16 Jul 2013 07:54

NEW DELHI, July 16 (Bernama) -- Slow progress of economic reforms is expected to pull down India's growth to 5.8 per cent in the 2013 calender year from six per cent projected earlier, Press Trust of India (PTI) said, citing an Asian Development Bank (ADB) report Tuesday.

"In India...slow progress in pushing through the reforms needed to ease business bottlenecks means growth is likely to be 5.8 per cent this year, slower than the previously forecast 6.0 per cent," the report 'Asian Development Outlook Supplement' said.

Meanwhile, India's Finance Minister P Chidambaram in North Indian city of Jaipur said Tuesday that India was likely to clock over six per cent growth in the financial year 2013-14, in the backdrop of government taking host of steps to boost sagging economy.

India's growth fell to a decade's low of five per cent in fiscal 2012-13.

ADB in April had projected a growth rate of six per cent for India in 2013.

It further said the projected growth at 5.8 per cent in 2013 will be "higher than the 5.0 per cent posted in 2012, growth remains constrained by supply-side bottlenecks, as reflected in the continued slowdown in fixed capital formation, weakness in the industrial sector, and sluggish progress in pushing through badly needed structural reforms."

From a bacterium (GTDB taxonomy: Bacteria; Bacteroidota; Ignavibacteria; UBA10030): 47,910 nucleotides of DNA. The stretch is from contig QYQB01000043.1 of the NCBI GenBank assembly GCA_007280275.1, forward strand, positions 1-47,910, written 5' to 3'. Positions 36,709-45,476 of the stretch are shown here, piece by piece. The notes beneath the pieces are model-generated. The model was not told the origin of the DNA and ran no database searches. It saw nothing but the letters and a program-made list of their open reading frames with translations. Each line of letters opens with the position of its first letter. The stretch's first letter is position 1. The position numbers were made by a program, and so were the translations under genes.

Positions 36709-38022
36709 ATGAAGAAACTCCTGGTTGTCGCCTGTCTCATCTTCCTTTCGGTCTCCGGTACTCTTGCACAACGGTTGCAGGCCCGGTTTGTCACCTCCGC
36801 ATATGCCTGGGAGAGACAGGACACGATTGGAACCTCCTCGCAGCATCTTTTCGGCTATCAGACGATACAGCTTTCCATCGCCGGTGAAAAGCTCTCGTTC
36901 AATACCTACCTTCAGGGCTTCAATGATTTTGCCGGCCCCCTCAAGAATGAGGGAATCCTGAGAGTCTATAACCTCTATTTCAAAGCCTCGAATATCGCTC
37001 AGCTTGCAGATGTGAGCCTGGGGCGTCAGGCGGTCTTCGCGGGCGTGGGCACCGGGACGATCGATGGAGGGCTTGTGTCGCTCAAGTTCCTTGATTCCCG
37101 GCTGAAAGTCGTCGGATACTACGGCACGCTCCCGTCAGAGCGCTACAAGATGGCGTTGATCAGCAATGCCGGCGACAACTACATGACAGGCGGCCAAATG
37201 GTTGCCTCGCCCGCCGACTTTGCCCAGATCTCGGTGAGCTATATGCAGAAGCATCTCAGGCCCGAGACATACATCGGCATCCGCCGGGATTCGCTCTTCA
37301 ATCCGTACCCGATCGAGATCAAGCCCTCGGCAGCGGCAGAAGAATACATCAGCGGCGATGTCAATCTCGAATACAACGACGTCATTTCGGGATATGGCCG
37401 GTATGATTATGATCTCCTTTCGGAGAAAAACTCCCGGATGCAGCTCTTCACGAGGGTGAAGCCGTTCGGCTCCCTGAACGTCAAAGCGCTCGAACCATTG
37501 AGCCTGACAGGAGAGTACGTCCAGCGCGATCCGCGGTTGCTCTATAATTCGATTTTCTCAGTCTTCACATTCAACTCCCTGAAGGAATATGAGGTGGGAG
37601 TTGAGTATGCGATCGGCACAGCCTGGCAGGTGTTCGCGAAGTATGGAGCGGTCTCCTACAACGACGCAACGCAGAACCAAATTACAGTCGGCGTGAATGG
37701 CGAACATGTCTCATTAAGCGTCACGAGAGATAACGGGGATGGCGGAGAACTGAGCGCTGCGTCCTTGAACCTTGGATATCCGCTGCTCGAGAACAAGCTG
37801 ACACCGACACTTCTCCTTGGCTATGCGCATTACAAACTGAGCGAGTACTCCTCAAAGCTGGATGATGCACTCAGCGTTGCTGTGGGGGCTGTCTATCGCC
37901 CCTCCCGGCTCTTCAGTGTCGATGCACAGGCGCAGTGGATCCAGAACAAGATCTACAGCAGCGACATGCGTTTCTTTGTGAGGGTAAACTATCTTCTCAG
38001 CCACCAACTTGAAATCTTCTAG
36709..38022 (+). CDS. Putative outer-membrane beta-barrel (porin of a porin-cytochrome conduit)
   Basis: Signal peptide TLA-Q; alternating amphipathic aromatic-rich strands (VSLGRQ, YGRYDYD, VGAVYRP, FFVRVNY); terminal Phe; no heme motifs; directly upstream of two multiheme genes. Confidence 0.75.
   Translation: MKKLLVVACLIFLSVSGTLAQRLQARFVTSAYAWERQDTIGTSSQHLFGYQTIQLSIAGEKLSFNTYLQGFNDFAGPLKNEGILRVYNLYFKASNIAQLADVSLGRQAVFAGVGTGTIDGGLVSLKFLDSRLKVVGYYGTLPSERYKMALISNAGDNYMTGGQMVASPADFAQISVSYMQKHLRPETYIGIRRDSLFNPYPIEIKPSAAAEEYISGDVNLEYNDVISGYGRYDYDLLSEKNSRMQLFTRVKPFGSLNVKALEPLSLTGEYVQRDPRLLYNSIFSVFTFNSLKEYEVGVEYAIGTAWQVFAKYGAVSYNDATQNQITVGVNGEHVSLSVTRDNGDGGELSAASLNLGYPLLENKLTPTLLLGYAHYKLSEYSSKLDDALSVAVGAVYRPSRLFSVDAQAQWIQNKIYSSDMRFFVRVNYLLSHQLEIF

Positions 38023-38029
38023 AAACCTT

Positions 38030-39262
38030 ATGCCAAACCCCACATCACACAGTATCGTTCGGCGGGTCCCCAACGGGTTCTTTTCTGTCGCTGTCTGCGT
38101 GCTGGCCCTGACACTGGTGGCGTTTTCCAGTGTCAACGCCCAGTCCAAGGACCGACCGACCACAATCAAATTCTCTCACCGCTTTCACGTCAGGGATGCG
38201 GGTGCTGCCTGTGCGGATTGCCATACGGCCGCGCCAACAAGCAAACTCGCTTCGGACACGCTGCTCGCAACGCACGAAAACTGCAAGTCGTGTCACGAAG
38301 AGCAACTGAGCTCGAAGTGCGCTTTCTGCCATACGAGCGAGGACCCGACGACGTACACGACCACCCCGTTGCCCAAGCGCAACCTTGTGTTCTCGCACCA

The growth rate, it added, is expected to accelerate in 2014 as slower inflation provides some scope for monetary easing that could boost investment and consumption.

"Growth will be further boosted by pre-election spending, and the pickup in US growth will support Indian tech companies and related service sectors", ADB said, adding, the US was likely to grow at two per cent in 2013 and 2.6 per cent in 2014.

Elsewhere in South Asia, it said, Sri Lanka will continue to grow strongly, while other parts of the region will see softer-than-anticipated growth.

South Asia, it said, is expected to grow by 5.6 per cent in 2013 and 6.2 per cent in the following year.

As regards China, ADB said, the country was likely to see 7.7 per cent growth this year and 7.5 per cent in 2014 after growth of 7.8 per cent in 2012.